There are two basic approaches to making a movie romance: realistic and fantastic. Most fall into the latter category, constructing obvious wish-fulfillment exercises with virtually no resemblance to the actual messy business of falling and staying in love. Occasionally, a more ambitious filmmaker will make an effort to be truthful—Her is a perfect (if unorthodox) example. What doesn’t work at all, however, is trying to combine the two modes. Brightest Star, which was originally called Light Years, wants to speak some hard truths about contemporary relationships, but the film views its lovers through the sort of gauzy, endlessly forgiving lens employed by facile romcoms. It’s hard to take the struggle for self-improvement seriously when the selves in question look like they just stepped out of a Lands’ End catalog.
So terminally bland is Brightest Star’s protagonist (played by Chris Lowell) that screenwriters Maggie Kiley (who also directed) and Matthew Mullen couldn’t be tasked to provide him with a name—the closing credits refer to him simply as The Boy. As the movie begins, The Boy has just been dumped by the love of his life, Charlotte (Rose McIver); lengthy flashbacks depict their generic courtship, while Charlotte’s increasing dissatisfaction with The Boy’s lack of ambition gets compressed into a cutesy montage of her repeatedly walking into their apartment after work to find him sitting around doing nothing. Desperate to win her back—even though he’s taken up with an aspiring rocker, Lita (Jessica Szohr), who seems much more suited to him—The Boy tries to clean up his act, getting a dull corporate job and even vaguely pursuing a career in astronomy, based mostly on the fact that he and Charlotte met in an astronomy class.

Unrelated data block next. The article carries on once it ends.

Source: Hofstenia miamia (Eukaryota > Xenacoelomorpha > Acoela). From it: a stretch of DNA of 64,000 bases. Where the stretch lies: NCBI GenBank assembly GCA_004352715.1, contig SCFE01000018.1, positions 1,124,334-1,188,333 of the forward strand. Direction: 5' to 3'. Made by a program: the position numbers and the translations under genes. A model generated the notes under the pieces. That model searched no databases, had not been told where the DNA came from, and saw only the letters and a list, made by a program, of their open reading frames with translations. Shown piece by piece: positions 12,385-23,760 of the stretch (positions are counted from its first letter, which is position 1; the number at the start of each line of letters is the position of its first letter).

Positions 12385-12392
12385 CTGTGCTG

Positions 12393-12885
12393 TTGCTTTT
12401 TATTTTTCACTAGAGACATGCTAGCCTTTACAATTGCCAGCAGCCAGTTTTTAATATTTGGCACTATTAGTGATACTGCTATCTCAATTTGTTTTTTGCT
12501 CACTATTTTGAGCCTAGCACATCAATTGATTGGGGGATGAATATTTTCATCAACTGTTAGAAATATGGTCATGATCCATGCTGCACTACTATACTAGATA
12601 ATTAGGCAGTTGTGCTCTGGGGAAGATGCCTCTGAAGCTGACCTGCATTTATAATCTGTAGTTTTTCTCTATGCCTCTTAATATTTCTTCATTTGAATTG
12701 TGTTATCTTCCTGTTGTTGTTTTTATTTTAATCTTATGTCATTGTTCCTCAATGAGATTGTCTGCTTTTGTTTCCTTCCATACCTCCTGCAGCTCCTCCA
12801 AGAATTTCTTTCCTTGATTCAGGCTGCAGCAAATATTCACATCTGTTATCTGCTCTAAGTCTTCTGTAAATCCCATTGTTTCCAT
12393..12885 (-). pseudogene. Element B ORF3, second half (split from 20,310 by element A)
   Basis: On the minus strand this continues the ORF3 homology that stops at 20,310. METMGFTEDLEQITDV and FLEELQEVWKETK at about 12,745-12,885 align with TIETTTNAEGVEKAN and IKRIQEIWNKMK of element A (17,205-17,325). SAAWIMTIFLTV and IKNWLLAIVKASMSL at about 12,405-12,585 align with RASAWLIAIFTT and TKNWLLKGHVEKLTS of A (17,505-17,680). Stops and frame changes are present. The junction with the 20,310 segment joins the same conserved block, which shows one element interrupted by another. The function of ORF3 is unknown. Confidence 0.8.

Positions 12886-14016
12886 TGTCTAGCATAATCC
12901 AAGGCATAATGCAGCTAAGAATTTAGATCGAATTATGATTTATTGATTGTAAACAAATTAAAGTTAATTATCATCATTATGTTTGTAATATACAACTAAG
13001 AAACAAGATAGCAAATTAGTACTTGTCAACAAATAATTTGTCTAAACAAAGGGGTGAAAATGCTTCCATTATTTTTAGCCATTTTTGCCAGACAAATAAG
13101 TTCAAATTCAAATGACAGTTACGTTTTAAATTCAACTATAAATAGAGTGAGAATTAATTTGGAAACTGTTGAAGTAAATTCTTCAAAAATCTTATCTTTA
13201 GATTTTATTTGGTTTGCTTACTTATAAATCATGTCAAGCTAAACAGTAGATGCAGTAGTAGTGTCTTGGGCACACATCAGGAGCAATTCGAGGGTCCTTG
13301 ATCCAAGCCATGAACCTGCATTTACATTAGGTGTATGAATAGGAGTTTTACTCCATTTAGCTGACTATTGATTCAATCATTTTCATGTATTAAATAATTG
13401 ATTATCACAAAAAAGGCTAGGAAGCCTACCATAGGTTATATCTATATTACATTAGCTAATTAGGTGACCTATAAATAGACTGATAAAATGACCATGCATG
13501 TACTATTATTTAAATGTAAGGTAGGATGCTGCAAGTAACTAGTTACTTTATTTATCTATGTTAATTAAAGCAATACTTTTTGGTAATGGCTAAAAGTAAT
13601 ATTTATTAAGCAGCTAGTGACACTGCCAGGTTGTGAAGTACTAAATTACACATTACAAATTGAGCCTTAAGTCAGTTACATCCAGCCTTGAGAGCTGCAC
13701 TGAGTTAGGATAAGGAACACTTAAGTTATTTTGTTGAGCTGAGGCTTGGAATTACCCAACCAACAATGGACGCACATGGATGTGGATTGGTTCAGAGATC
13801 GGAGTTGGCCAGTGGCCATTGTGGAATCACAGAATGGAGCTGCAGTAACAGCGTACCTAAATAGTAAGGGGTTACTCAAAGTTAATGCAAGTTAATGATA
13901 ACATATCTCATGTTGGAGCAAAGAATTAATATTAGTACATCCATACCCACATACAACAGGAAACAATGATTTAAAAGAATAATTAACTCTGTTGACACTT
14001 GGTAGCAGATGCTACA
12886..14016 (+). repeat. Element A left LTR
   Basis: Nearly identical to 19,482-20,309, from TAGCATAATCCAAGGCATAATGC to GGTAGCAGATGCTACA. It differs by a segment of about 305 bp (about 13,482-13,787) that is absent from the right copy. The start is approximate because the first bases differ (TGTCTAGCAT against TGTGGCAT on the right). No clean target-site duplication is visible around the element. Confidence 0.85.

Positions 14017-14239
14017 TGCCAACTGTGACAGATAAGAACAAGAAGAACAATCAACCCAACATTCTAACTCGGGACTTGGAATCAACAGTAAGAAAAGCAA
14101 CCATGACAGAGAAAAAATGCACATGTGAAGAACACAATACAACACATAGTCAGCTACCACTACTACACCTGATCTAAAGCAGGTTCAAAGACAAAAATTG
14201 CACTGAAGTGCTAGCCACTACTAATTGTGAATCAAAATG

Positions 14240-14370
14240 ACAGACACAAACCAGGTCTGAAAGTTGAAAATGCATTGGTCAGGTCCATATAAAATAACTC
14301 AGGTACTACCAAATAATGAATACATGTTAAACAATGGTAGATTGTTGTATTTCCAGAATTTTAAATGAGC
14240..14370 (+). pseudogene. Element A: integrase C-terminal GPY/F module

That’s not a terrible idea for a movie, and Kiley expanded Brightest Star from an acclaimed short film, “Some Boys Don’t Leave,” starring Jesse Eisenberg. Eisenberg’s flinty personality is sorely missing from the feature, however, as Lowell comes across like a younger, flimsier version of John Krasinski. Nor does The Boy demonstrate any genuine rapport with Charlotte, who registers as little more than wide eyes and a dazzling smile. That would be fine if the movie sought to indict its hero for objectifying her, but she’s just as vacuous as he is; both lead actors seem to have been cast almost exclusively for their preppy good looks. It’s up to Clark Gregg, as Lita’s boorish father, and Allison Janney, making a quick cameo as an astronomer, to inject a bit of life (and star power) into this low-wattage trifle. Fantasy characters in a bleakly realistic scenario will leave nobody satisfied.